Pope Francis had a full schedule over the weekend. On Saturday alone, he held seven official meetings. One of them was with the President of Iraq.
The President and the Pope spoke for about 30 minutes. Afterwards, the traditional presentation of gifts took place. The Iraqi President gave the Pope a custom-made habit as well as a gold reproduction of the Ziggurat of Ur—a staple historical and religious monument of Iraq. It was a symbolic gift, since Francis is the first ever Pope to go to Iraq and, specifically, to visit Ur, the place where Abraham left for Canaan.
The two talked about this trip. The Iraqi President thanked the Pope for his visit to the country in 2021 and noted, according to a statement, that the trip symbolized "peaceful coexistence between religions," something the Pope has continued to call for publicly after returning from Iraq.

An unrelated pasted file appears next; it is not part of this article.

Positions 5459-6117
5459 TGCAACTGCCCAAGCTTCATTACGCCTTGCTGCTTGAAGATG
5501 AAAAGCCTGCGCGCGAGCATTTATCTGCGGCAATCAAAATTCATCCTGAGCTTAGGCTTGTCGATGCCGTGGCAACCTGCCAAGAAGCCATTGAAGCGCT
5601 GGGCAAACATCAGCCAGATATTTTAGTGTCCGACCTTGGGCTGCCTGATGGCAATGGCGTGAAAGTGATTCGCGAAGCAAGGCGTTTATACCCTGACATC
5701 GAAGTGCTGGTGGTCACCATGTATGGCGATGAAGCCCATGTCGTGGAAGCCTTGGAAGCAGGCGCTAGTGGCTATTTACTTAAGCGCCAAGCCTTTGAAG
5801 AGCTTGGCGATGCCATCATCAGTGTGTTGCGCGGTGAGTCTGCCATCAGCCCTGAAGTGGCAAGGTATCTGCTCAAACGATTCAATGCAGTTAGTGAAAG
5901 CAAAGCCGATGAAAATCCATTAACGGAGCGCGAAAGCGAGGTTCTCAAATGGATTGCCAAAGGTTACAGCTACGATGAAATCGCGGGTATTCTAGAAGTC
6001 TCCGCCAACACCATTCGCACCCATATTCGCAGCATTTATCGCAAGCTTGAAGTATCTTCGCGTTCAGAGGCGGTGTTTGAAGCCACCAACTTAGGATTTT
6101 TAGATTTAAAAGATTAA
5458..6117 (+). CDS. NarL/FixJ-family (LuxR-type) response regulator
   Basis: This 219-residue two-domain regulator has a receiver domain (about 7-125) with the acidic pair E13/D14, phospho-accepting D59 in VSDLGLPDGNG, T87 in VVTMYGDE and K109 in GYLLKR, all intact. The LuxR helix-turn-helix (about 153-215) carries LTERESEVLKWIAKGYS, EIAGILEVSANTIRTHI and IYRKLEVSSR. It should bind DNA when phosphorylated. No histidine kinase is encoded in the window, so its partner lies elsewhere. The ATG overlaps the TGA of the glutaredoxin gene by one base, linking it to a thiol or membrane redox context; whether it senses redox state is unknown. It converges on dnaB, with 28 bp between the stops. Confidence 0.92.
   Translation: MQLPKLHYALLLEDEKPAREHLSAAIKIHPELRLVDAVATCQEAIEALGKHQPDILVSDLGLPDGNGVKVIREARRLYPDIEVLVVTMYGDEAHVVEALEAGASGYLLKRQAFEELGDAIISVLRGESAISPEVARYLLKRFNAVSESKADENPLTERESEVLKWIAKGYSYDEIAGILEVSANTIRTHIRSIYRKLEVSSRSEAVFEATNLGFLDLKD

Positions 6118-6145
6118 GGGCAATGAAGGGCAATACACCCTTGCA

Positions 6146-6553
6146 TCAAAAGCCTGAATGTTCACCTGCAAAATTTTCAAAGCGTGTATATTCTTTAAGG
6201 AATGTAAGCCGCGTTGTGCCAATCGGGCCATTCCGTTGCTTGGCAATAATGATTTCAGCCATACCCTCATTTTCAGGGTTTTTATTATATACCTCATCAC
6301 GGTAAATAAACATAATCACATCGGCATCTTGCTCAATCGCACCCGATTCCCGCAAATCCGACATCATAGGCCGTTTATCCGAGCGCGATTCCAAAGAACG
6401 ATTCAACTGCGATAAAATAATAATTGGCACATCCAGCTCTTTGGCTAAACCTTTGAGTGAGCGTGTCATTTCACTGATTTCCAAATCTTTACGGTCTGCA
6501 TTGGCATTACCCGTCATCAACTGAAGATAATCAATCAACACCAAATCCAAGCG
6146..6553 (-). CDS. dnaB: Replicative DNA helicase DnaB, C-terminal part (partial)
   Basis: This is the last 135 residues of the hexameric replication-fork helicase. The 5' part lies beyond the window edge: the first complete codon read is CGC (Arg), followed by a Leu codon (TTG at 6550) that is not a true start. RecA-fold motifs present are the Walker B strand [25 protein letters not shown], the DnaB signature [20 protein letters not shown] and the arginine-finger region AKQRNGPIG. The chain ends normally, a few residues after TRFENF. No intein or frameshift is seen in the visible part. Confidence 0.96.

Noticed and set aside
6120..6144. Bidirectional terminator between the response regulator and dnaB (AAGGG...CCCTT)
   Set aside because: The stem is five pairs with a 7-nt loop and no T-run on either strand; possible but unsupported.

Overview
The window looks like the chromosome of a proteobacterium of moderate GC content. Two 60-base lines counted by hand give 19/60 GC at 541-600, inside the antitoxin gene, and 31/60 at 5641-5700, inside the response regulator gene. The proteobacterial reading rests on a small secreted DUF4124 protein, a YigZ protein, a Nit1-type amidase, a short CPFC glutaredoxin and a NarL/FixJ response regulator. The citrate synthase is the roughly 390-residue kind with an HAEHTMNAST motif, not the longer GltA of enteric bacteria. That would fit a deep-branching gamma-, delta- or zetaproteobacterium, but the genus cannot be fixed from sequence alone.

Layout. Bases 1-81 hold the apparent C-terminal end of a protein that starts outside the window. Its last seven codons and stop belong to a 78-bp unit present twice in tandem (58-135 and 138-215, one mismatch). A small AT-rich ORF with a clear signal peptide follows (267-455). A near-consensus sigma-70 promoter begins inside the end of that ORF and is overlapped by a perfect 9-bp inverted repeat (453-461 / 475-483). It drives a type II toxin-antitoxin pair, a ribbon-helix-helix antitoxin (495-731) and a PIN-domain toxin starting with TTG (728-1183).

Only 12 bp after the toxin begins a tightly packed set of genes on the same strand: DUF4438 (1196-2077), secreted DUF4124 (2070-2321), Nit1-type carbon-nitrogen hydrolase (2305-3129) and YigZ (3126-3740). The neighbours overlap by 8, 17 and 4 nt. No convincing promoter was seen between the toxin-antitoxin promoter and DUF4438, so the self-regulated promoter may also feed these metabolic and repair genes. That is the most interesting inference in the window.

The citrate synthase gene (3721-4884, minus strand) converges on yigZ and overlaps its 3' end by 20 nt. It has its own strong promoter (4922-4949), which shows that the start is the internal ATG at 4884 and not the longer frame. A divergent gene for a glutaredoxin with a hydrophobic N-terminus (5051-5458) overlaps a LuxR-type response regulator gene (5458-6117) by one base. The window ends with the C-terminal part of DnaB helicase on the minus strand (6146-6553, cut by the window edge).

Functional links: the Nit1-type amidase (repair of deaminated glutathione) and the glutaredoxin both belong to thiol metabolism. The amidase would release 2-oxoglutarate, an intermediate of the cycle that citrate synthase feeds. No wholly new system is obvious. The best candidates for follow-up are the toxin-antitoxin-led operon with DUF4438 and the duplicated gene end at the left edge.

I follow with concern the violent events that have taken place in Baghdad in recent days. We implore God in prayer to give peace to the people of Iraq. Last year, I had the joy of visiting. I felt the near and great desire for normalcy and peaceful coexistence among the different religious communities there.
The President's visit to the Pope comes at a time when the relationship between the country and the Church is not at its best.
In 2013, Cardinal Sako was appointed Patriarchate of Iraq. But last July, the President revoked a decree that recognized the cardinal as head of the Catholic Church in the country.
Cardinal Sako made public a statement where he described the situation as “unjust” and announced his decision to “withdraw from the Patriarchate in Baghdad and go to a monastery in Kurdistan.”